There was a famous study conducted back in the day called the Marshmallow Experiment, conducted by Walter Mischel. It’s considered one of the most revealing studies ever due to it’s implications about the profound effects our ability to defer gratification has on our success.
Philip Zimbardo discusses the Marshmallow Experiment here:
In the study, individual marshmallows were placed in front of hungry 4-year old children. The children were told that they could eat the marshmallow in front of them immediately, but if they were to last 15 minutes without giving into temptation, they would be allowed to eat two marshmallows. (And to anyone who knows 4-year olds, 15 minutes is the equivalent of an eternity.) Some kids ate their marshmallows right away, while others waited the 15 minutes and got two marshmallows as a reward for their patience. About 1/3 of the subjects were able to defer gratification. This was considered proof that age and maturity play a major role in the ability to defer gratification.
Here’s where it gets interesting. When follow-up studies were done years later, they discovered the impatient children exhibited the following traits according to their parents and teachers:
- more likely to be indecisive
- bratty and immature
- more likely to bully, either emotionally or physically
- poor willpower and impulse control, still unable to delay gratification
- prone to jealousy and envy
- found it difficult to maintain friendships
- more mistrustful
- always resentful about not “getting enough” (entitlement issues)
- more likely to overreact to irritations with a sharp temper, so provoking fights and arguments
- easily frustrated and angered
- more likely to procrastinate and not complete projects
- feel overwhelmed by stress
- lower self-image
- poorer students
The ones who deferred gratification?
- more likely to complete projects
- less likely to go to pieces under stress
- less likely to become disorganized under pressure
- more persistent in the face of difficulties
- eager to learn
- more easygoing
- able to cope with frustration
- positive self-image
- more competent academically
Furthermore the kids who delayed gratification, when checked up on years later, scored an average of 210 points higher on their SATs than the kids who immediately ate the one marshmallow. To put it into perspective, that gap is as high as the difference shown between kids from families with graduates degrees versus kids whose parents who never completed high school.
The kids who didn’t eat the marshmallows are considered to be future-oriented, meaning they can sacrifice the immediate gratification the comes from short term pleasures in favor of the long-term benefits that come from delaying gratification and focusing on what’s truly important. And as the study shows, the inability to control impulses and have patience is a sign of childishness, while the ability to defer gratification is a more adult trait. Being future-oriented is a major element in being an adult and being successful in the long-term.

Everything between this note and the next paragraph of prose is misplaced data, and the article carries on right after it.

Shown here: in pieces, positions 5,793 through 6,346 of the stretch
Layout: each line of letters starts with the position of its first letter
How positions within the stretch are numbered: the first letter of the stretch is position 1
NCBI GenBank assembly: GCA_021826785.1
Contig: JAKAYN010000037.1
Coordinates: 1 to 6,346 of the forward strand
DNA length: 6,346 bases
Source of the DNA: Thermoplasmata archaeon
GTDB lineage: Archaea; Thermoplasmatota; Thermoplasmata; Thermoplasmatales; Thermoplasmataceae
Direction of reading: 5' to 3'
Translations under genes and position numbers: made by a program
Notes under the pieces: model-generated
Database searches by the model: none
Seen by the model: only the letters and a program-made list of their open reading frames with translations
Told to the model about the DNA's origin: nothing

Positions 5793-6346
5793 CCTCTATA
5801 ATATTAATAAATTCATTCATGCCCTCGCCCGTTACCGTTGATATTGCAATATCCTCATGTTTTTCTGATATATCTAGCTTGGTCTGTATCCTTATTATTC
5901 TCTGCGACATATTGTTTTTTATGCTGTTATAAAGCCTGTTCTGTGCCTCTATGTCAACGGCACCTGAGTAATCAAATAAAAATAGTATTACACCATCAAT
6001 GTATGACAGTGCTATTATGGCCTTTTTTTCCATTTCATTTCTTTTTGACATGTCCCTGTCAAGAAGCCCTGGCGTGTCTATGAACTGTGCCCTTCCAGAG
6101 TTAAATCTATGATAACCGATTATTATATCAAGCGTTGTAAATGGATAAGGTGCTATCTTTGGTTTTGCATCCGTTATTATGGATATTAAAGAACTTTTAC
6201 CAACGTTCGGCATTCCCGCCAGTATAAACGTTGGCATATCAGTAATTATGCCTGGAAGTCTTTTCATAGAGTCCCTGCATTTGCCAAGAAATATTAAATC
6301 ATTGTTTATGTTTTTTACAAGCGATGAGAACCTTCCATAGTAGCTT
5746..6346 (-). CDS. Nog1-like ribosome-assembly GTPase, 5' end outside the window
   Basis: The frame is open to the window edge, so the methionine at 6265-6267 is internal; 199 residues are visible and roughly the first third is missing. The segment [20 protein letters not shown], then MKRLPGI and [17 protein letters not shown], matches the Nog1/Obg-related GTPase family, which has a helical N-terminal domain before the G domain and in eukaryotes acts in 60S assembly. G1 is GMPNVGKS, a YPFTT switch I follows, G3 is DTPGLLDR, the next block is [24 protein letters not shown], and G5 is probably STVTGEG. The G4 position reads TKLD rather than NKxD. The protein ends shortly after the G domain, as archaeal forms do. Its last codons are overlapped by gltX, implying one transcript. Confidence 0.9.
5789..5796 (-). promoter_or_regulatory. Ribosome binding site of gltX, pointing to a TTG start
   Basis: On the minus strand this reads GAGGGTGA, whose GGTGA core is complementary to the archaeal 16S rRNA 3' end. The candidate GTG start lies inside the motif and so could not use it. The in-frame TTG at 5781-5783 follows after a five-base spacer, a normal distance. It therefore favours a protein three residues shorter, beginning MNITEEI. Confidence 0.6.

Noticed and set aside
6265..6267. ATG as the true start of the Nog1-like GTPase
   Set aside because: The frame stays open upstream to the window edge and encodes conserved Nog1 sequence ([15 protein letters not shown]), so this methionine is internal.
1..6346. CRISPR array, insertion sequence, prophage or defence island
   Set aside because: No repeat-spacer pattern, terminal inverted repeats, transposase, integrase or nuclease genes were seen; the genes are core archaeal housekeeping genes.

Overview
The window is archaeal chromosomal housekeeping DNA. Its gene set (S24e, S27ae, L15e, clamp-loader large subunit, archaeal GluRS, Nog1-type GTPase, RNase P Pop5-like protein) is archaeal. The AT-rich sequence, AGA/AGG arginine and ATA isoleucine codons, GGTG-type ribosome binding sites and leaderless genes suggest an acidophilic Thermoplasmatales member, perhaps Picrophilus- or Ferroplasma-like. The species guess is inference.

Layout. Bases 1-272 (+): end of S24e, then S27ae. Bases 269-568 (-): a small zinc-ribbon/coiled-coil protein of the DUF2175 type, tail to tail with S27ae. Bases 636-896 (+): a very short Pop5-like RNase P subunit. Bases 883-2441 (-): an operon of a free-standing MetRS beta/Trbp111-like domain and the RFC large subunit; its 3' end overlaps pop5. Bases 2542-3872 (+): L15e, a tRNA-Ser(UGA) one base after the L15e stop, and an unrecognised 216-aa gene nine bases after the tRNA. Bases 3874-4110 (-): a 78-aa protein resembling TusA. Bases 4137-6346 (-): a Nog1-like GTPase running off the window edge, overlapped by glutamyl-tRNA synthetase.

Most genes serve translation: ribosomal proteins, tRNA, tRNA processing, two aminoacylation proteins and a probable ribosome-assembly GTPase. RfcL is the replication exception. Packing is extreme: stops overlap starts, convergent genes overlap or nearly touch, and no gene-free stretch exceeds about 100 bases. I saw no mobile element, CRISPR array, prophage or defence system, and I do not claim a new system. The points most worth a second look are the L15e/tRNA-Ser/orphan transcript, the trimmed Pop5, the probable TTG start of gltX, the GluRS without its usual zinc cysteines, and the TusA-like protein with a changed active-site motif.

What is interesting is when you read the traits that correspond with many pathologies, they sound identical to the traits exhibited by the kids who couldn’t resist the marshmallows. This is no surprise since many mental disorders are considered to be the result of being stuck at a childlike stage of psychic development, either due to trauma or excessive pampering in youth. For example, many of the traits described for the kids who are 1 marshmallow are the same symptoms mentioned by mental health professionals when describing pathological behavior such as narcissism, psychopathy and drug addiction.
In fact, every one of those traits is listed in every books I’ve read describing narcissists. Narcissists are basically bratty children inhabiting the bodies of adults. Poor behavior and attitudes that would have been acceptable or at least understandable in a four year old, they still possess.
We’re going to deeper into the impications of the marshmallow experiment when I discuss my major post for 2011, the Primary and Secondary Theaters of Operation.
Here’s a New Yorker Magazine article by Jonah Lehrer discussing the marshmallow experiment in much greater depth than I did here.
Also a really smart blog post on the marshmallow experiment and how it relates to procrastination that I highly recommend.
We Have Met the Enemy: Self-Control in an Age of Excess by Daniel Akst. This books discusses the marshmallow experiment specifically and self-control problems in general, and the bigger ramifications self-control issues have on how we live our lives. Very good.
Emotional Intelligence by Daniel Goleman. This classic book discusses the marshmallow experiment at length also, and was the book where many people first encountered it.
The Time Paradox: The New Psychology of Time That Will Change Your Life by Philip Zimbardo. As you can see from the video linked above, this book is all about the marshmallow experiment, being future-oriented and the implications it has for your life and success. Honestly though, I have not read this book for myself so I can’t vouch for it personally. But since it’s relevant I linked it anyway.
For Your Listening Pleasure:
A 15-minute Radiolab episode discussing the marshmallow test and its implications: